It's clear fans who love Harry Potter can put their passion to good use with the help of the Alliance, but what exactly is it about the series on a whole that inspires such activism? DeGeorge believes there are many reasons, including how the story's about fighting evil and trying to do good in the world while bad things happen along the way. He said he's finding a lot of inspiration in the series right now after the U.S. presidential election and knows others are feeling the same way.
Between events like the election and a resurgence of the Harry Potter franchise with the release of Harry Potter and the Cursed Child and Fantastic Beasts and Where to Find Them, it certainly makes sense that a lot of people would be returning to the wizarding world this year perhaps more than usual. Anelli told Syfy Wire she believes people are more into Harry Potter now than anytime since 2007, that the HPA has absolutely seen an increase in interest and that interest in making the world more like the ideals found in Harry Potter is very high right now, especially due to the election.
DeGeorge pointed to Albus Dumbledore's quote about choosing what is right over what is easy when discussing the series' inspiration.
"It's easy to not do something and I think people get inspired by that. When you see that Harry Potter and his friends were really just a bunch of high school students who didn't even know all that much magic when you get down to it. It's not like magic was really solving their problems," he said. "It was really just that they were dedicated to fighting the good fight and that's what got them there. I think the stories themselves are inspiring."
Since the books were so widely read, he also sees them as acting like a kind of "cultural template for social justice" with most people able to recognize a Harry Potter analogy. It means the work they do on a national level can get publicity and be understood by many due to the franchise's wide readership and viewership. To DeGeorge it stands out from other fandoms like Star Wars, which is also a good versus evil story, but its socio-political machinations are more obscured, especially in the original trilogy. When George Lucas tried to explore this in the prequels it, to DeGeorge, "failed spectacularly" for many reasons.
"I think in Harry Potter all of that stuff is there and it's important to the story. It changes the way Harry and his friends behave. It changes their strategies when they realize that the Ministry is compromised and they cannot depend on the Ministry of Magic to protect them anymore," he said. "It has real consequences within the story and it motivates the characters. It's a really rich story to pull from and props to J.K. Rowling for that."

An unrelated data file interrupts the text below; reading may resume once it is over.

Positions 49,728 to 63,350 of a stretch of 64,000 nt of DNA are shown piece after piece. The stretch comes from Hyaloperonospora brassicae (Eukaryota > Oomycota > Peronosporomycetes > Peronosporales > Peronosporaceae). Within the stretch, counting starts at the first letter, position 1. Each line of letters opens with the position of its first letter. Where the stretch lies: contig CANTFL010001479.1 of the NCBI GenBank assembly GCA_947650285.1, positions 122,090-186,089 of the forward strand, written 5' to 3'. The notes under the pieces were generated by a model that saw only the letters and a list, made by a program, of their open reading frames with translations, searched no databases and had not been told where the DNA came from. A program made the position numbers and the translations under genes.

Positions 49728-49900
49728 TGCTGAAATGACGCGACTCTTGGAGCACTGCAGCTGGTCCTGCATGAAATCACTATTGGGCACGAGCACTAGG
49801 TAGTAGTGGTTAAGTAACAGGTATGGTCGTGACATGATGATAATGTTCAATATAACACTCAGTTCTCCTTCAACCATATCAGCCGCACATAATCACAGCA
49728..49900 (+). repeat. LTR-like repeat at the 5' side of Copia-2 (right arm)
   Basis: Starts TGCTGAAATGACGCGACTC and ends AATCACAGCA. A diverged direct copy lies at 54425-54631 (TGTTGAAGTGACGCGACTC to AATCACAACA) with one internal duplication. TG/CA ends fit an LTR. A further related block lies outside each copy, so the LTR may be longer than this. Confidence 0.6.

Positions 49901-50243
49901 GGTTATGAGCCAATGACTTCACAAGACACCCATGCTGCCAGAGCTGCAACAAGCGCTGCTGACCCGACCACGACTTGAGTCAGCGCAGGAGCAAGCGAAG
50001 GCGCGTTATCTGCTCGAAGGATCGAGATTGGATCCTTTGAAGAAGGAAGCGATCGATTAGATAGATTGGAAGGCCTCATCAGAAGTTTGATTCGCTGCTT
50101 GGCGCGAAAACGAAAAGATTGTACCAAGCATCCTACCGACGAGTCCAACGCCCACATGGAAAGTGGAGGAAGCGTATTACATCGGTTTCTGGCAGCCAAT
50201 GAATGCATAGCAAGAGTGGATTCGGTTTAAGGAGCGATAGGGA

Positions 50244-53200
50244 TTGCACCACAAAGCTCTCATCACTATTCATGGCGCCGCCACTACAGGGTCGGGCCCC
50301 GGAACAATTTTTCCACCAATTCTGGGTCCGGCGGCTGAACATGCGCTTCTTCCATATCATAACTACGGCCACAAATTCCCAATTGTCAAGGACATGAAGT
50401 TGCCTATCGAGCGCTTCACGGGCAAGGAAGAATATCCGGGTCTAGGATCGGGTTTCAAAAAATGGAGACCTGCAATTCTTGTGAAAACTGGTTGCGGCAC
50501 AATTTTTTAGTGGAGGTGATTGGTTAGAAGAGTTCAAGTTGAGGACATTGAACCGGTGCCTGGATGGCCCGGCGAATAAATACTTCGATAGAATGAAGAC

Anelli believes across the bar for pop culture, many fans of a property hold dear the ideals of that property and she sees Potter more than probably any other series as "an extended plea for tolerance, as J.K. Rowling put it."
"It is 100 percent about creating equality and tolerance in the world and that resonates deeply with most Harry Potter fans. Some Harry Potter fans just like magic and that's fine, but I think what happens is that you really do see the important character traits in a Harry Potter hero are a lot of what you see valued by its fanbase," she explained. "You get it a lot with other fandoms, with The Hunger Games, with a lot of the Marvel and the DC universes, but it's just so strong in Harry Potter. It's such a strong thread that runs through the whole thing and people start on it very young so they connect with it very deeply and that's why I think Harry Potter has that kind of power. The younger you hold a series or a property really dear to you the more power it's going to have I think as you grow up."
That power shows no signs of ending anytime soon and neither do the efforts of the HPA to harness it to do good in the world. Anelli sees the most important thing for them to do in the future is keep working to make their tagline about turning fans into heroes come true.
"We will be and should be the people that provide you with how to turn your activism and the things that you feel could be better in the world as experienced through pop culture [a reality.] We should be the people to tell you how to do it. We're hopefully going to be doing that more concretely," she said.
With the HPA's resources and so many coming together to make a difference, the barrier to impacting the world in the way our fictional heroes have done in theirs seems smaller than ever and perhaps just depends on the choice presented in that Dumbledore quote highlighted by DeGeorge that each person has to make. Clearly though for any fans deciding to do what is right over what is easy, the Harry Potter Alliance will be there as an option.